The final day of the harvest, Alex took the pidgeys to a nearby lake. He removed his socks and sneakers and waded into the sandy beach and the warm water, watching the sleepy magikarp hiding among the reeds.

None of the pidgeys joined. Instead, they bathed themselves in the sand, rolling around everywhere. Multi tried to follow suit, but unlike the pidgeys, he couldn't get rid of all the sand from his fur no matter how vigorously he shook himself. His antennae drooped in despair.

"Oh, come here." Alex stepped back onto the beach to put his gloves back on them, then lead Multi to the water. After a quick dip, Multi was able to shake the offending substance from his fur.

Alex laughed, but it wasn't long till his darker thoughts re-emerged. The week had been wonderful, if quieter than he usually liked, but the fact was he had taken no steps forward towards becoming the champion. Sure, Sarah had promised him a traded pokémon as a reward, but there was no guarantee it would obey him, or even that it wouldn't run away as soon as it could.

With a sigh, while still keeping his feet in the water, he reached for his backpack and unleashed his two pidgeys, Hermes and Iris. They quickly joined the crew of wild pidgeys, making acquaintances by lightly nuzzling against each other's neck feathers.

Alex turned away and waded deeper until the water came up to his shorts. After so much time casually spent casually hanging around pidgeys, he had finally gotten completely used to their presence. He still didn't like them much, but as he glanced at Hermes and Iris bouncing around with the wild pidgeys, he felt none of the irritation he would have a week before.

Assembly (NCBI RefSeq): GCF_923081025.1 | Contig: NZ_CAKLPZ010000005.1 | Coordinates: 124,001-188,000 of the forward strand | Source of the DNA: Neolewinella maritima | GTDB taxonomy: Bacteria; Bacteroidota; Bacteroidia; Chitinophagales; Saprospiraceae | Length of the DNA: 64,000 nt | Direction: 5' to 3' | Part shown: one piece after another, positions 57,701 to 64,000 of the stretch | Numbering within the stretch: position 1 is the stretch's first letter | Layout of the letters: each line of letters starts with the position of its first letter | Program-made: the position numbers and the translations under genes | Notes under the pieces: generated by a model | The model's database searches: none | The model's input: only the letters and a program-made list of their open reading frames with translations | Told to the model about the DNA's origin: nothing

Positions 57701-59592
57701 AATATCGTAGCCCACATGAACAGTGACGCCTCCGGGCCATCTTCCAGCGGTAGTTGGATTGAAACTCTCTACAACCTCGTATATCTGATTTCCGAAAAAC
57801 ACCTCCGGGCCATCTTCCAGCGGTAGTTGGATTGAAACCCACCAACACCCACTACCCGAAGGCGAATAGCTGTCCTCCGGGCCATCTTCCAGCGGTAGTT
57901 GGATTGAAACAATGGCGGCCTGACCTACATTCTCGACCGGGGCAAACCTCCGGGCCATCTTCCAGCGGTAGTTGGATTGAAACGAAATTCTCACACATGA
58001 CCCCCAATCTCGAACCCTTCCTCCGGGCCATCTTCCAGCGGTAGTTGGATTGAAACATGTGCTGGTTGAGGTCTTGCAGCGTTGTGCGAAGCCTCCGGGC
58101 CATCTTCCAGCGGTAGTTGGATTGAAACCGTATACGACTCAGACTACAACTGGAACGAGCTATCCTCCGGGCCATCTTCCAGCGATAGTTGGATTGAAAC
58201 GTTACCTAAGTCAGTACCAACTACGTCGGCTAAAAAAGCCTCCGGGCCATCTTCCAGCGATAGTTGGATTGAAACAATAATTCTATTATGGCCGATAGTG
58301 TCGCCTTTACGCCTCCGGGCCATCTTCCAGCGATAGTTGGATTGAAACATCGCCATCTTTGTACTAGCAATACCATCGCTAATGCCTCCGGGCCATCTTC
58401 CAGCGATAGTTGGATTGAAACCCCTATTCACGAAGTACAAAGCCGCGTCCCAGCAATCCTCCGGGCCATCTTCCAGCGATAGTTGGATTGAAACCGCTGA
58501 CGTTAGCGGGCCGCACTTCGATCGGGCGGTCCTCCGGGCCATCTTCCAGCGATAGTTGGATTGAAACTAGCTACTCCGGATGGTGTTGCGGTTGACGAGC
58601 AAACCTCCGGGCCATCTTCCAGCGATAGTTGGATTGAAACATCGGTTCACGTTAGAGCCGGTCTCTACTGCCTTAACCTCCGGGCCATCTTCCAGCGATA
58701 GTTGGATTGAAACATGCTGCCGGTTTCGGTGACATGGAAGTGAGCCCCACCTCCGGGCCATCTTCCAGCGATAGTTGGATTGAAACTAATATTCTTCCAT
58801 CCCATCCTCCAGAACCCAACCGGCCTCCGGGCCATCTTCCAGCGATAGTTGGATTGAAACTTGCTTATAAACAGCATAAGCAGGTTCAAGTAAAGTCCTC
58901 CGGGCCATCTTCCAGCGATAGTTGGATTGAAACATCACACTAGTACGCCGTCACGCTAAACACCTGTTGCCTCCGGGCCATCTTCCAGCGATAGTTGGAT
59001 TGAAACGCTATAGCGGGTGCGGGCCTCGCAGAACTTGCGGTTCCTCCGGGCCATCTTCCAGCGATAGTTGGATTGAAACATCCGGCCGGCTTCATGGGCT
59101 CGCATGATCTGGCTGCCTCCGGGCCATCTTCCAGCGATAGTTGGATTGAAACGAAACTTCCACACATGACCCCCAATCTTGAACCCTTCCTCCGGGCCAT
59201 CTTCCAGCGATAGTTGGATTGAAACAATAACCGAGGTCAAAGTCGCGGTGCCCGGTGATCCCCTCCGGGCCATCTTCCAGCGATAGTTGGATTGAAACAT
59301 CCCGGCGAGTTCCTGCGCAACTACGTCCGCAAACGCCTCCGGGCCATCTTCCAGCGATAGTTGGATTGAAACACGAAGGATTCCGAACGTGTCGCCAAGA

With a jolt, he realised he was going to have to trade one of them away.

He hadn't really considered the implications when Sarah had made her offer, and even if he had, he would've been happy to give both away for a single other pokémon. But now, looking at them chirping at one another as they continued deeper into the throng of pidgeys together, his heart ached. Still, sacrifices had to be made.

Likewise, there had to be some way he could put an end to pidgeys chasing after him. Some Poké Center nurse must have seen something similar in the past. And if that didn't pan out, Lavender Town was pretty close to his itinerary, and there he could get checked if he was possessed by the ghost of the supposed pidgey king.

He stayed in the water until the setting sun dyed it the shade of magikarps.

He had been lost in thought long enough to miss dinnertime: only Geraldine and one of Sarah's neighbours, who Alex believed was Heather, waited for him.

"Nice work, kid," said Heather after Geraldine chased the pidgeys away and Alex clambered onto the porch. She had a lined face, but clear eyes and dimples. "We really owe you one."

"Thanks," Alex struggled to keep his smile for more than an instant. "I mean, I am getting paid."

"Yeah, Sarah mentioned that." Heather's eyes briefly glanced towards the house, from where Alex could hear the clink of dishes. "I assumed as much. Can't let a future champion work without pay, now can you?"